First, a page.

A decades-long love of music shared by a former student and her mentor inspires the creation of the new series.
The story behind a new concert series at Rollins is the tale of how one former transfer student and her now 98-year-old Rollins mentor shared a love of organ music they heard in the campus chapel. It’s also a testament to the power of that instrument to reverberate across more than six decades and change lives.
Christopher Hulihan performs the inaugural guest organist in Knowles Memorial Chapel. (Photo by Scott Cook) The opening performance of the series starts at 4 p.m. on April 13 in the Knowles Memorial Chapel with one of the nation’s premier organists, Christopher Houlihan, as the inaugural guest musician.
Officially known as The Faith Emeny Conger ’54 Visiting Organist Concert Series in Honor of John Oliver Rich ’38, the title captures the student-mentor relationship at the heart of the new event. But the inspiration for it began more than 60 years ago when orange groves still encircled much of Winter Park and Orlando.
Faith Emeny Conger '54 in her student years at Rollins. (Photo courtesy of Rollins Archives) Back in 1951, Faith Emeny Conger ’54 was a student looking for a new college in an era when transferring often came with negative connotations. She also was a young adult shaken by a family tragedy that made her wonder about going to college at all.
Yet that made her exactly the type of person that John Oliver Rich ’38, then dean of admissions, liked to bring to campus—a smart student in need of a new start. The outgoing man, whom friends called Jack, reached out to her family and suggested that although it was natural to want to keep the young woman close to home, it was now more important than ever for Faith to revive her education
“Jack was willing to take in all those people,” says Conger, whose recent gift endows the ongoing series in honor of her mentor who eased her transition to Rollins and gave guidance and support.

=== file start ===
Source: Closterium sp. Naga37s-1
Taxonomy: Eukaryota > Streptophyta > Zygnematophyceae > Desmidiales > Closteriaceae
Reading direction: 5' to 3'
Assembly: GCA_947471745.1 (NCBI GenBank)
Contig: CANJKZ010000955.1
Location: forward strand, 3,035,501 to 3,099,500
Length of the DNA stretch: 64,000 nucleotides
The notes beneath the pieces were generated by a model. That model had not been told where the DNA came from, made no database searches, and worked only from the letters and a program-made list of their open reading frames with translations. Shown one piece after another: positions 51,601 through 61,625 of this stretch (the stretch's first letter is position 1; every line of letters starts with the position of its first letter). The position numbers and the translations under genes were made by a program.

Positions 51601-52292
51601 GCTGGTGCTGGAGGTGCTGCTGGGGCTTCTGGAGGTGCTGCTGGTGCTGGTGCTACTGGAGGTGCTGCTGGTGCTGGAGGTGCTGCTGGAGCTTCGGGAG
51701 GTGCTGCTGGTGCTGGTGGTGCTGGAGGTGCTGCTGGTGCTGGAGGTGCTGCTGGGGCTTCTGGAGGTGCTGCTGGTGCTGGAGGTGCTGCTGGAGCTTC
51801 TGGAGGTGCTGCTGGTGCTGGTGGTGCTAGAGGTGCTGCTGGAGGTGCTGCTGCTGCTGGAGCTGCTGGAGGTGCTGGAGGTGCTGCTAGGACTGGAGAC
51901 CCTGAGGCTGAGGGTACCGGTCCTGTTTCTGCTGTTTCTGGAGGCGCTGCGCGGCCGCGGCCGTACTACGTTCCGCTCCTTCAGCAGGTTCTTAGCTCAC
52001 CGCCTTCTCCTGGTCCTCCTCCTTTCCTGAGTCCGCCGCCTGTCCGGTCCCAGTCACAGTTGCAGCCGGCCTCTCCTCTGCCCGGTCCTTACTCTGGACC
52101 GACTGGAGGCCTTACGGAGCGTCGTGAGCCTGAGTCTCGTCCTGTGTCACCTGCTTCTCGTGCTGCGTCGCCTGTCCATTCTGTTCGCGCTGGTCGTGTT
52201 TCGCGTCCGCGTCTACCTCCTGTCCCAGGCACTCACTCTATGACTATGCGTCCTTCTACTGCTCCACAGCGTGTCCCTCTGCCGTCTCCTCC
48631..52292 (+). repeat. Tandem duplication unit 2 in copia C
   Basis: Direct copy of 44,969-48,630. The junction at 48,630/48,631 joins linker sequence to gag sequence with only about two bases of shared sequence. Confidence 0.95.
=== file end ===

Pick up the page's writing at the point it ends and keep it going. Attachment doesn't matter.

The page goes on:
Jack Rich '38, former dean of admissions at Rollins College. (Photo courtesy of Rollins Archives) Conger wanted to honor her mentor with the concert series because she never forgot his advice or his love of pipe organ music. Rich so loved the majestic sounds that he not only attended concerts but, according to his family, he often slipped into the chapel during weddings, sitting in the back to hear the renowned Ernest M. Skinner pipe organ in action.
“It’s a Stradivarius among organs,” says Philip Rich ’78 ’86MBA. “And it’s an important place to us. Our father has a very great love for Rollins, and at the center of that is the chapel. And at the heart of the chapel is the organ.” The family hopes to bring Jack, health permitting, to the concert.
During her student days, Conger found the setting becoming a central spot for her, too. The music was calming. “I would just go and sit in the chapel. It was serene and I could just think about good things.”
Faith Emeny Conger '54 in her student-teaching days. (Photo courtesy of Rollins Archives) As she grew to know the Rich family better, she babysat the youngsters and became godmother to the oldest son, Jonathan. Years later, she learned that Rich had been looking out for her at Rollins. He had checked to make sure she was taking her meals, going to class, and making friends.
One of those friends turned out to be Fred Rogers ’51. The music major, who would be famous as TV’s Mister Rogers, was another student recruited by Rich. Conger recalls that one day, Rogers struck up a conversation with her. “He had heard about my loss and he said, ‘Will you come and listen to my recital?’ ”
She did and the two remained friends until Rogers died in 2003. Conger, who lives in Princeton, New Jersey, also stayed in touch with the Rich family and knew of their ongoing concern for the organ. In the late 1990s, Rich led a drive to restore the instrument built in 1932. His three sons Jonathan, Philip, and Jeffrey ’80 grew up attending as many concerts as their dad could take them to. If they ever got bored, they played outside the chapel while their father listened inside.
Today, the former dean of admissions cannot always recall every detail from his nearly century of living, but he lit up when Jonathan mentioned Conger’s name, saying, “Faith has been like a daughter to me. There are many things I don’t remember at my age, but I just know I love her very much.”
Jack Rich '38 enjoys a front row seat at the visiting organ concert series established in his honor. (Photo by Scott Cook)
As for Conger, she will always recall that “big smile every time I appeared at his office doorway, no matter if I was complaining or not. He was very caring about the people he admitted.”
Along with the music they heard together long ago, Conger can still hear Rich’s confident, friendly voice greeting her at that office door, booming out in that way he had, “Faith, hello!”